In the Wisconsin welfare system, all adult TANF recipients are required to work as a condition of receiving aid. Those who do not have a private-sector job perform work experience/community service. Recipients in community service slots are under a "pay for performance system": they must earn their TANF checks as they would earn a real paycheck. If they fail to perform work without good cause, their TANF check is immediately reduced in direct proportion to the work missed. For example, if a recipient was required to perform 120 hours of community service in a given month but actually performed only 60 hours, the TANF check for the month would be cut in half. Like any payroll system, the reduction in the TANF check is calculated automatically by computer in response to the number of hours of work reported by the supervisor.
The Baucus WORK bill would make it difficult or impossible to operate this system because it imposes a cumbersome bureaucratic review process that must occur before any check can be reduced for noncompliance. The WORK bill states that the welfare bureaucracy must actively "review the individual responsibility plan prior to imposing a sanction against the adult recipient or the family for failure to comply with a requirement of the plan." This provision is pointless; there would be no reason to review the individual responsibility plan because the recipient would be sanctioned for failing to perform those activities to which he was assigned under the plan. The sole purpose of this provision is to make it much more difficult for states to sanction recipients who refuse to work. In the case of Wisconsin, it would make very difficult or impossible for the state to operate the current automatic pay-for-performance system. The reduction in a recipient's welfare check for failure to perform required activities would probably be delayed for a month or more, and the critical linkage between behavior and reward would be dismantled.
Just as the notion of "universal engagement" and work participation within the WORK bill are empty slogans, the bill's "marriage-promotion" elements, likewise, are hollow. Overall, the bill discourages marriage and promotes single parenthood.
Marriage Promotion Grants That Have Nothing To Do with Marriage43
Two of the four principal goals of the 1996 welfare reform legislation were to reduce out-of-wedlock childbearing and to increase two-parent families. It was expected that states would use TANF funds to develop programs to promote healthy marriages. Yet, despite the fact that more than $100 billion in federal TANF funds has been available for this purpose over the last six years, only $20 million has been spent on pro-marriage programs. States claim they were unable to promote marriage because they lacked model programs to follow. Because of the lack of activity on the critical marriage issue, the Bush Administration decided to allocate $300 million annually to fund pilot programs to reduce child poverty and increase child well-being by increasing healthy marriages. (This sum equals roughly 2 percent of future federal TANF funds.)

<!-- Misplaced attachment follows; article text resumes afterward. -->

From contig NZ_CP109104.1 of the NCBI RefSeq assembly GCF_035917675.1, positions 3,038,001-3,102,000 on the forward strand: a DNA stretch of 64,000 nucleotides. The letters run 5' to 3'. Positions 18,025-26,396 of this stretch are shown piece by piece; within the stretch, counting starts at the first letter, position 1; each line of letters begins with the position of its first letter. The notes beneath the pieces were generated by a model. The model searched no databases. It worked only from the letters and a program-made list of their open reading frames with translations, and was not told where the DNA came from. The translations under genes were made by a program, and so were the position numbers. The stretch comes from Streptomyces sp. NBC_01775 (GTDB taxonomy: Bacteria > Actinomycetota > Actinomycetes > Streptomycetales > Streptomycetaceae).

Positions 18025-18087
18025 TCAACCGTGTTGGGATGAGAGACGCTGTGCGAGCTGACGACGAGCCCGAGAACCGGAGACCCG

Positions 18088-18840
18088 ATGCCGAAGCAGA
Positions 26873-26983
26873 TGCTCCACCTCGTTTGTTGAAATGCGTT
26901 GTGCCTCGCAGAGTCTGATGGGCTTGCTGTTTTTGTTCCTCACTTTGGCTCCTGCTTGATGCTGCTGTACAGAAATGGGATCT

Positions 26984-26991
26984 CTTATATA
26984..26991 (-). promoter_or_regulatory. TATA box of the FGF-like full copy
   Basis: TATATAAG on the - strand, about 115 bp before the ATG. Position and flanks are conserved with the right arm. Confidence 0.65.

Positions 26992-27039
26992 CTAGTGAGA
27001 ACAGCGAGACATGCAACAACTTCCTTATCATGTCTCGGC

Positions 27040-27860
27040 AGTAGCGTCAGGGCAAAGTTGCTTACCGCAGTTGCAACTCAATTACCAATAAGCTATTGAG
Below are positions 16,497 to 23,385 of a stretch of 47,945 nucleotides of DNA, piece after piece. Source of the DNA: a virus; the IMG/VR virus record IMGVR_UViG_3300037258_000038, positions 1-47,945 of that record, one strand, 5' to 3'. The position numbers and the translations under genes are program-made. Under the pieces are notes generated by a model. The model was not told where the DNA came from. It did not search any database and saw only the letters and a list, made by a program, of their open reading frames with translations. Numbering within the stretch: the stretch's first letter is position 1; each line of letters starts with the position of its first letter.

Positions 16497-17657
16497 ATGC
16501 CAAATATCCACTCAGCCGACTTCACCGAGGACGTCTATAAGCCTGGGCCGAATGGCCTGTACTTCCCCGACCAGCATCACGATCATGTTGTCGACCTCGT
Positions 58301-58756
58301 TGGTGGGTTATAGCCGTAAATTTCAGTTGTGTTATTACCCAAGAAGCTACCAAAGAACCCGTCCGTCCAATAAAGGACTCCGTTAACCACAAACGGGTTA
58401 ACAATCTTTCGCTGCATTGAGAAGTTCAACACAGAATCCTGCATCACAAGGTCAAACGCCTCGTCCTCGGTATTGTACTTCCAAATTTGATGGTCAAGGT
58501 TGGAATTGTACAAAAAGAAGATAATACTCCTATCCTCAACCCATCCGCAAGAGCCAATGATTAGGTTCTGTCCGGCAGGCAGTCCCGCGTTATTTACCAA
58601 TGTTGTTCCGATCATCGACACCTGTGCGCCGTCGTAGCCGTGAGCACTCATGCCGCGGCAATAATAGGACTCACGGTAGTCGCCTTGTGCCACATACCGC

Although the Baucus bill allocates $200 million per year to a "healthy marriage promotion grants" program, this program is about marriage in name only. Indeed, most of the activities that qualify for funding under the Baucus marriage program have nothing to do with marriage. For example, Senator Baucus's own summary of his bill states that "marriage promotion" funds may be used for "broad-based income-support strategies that provide increased assistance to low-income working parents, such as housing, transportation, transitional benefits, etc., independent of family structure."44 In other words, the marriage grant program is designed to support the vast array of conventional welfare services rather than to promote and support healthy marriages. Under the Baucus bill, providing cash, public housing, health care, or day care to single mothers would constitute a "pro-marriage" activity.
Existing means-tested welfare programs such as TANF, food stamps, public housing, Medicaid, and the Earned Income Tax Credit (EITC) profoundly discriminate against married couples. If a single mother marries an employed father, the father's earnings will make the mother ineligible for most welfare aid. The existing welfare system creates strong financial incentives for low-income mothers and fathers to remain separate rather than to marry.
One of the objectives of President Bush's proposed marriage program was to encourage small-scale experimentation in reducing the anti-marriage incentives of welfare and to assess the impact of these experiments in promoting healthy marriages. In contrast, the so-called marriage promotion program of the Baucus bill appears to prohibit any reduction in the anti-marriage penalties of the welfare system, dictating that all benefits must be provided in a manner that does not "exclude families from participation based on the number of parents in the family."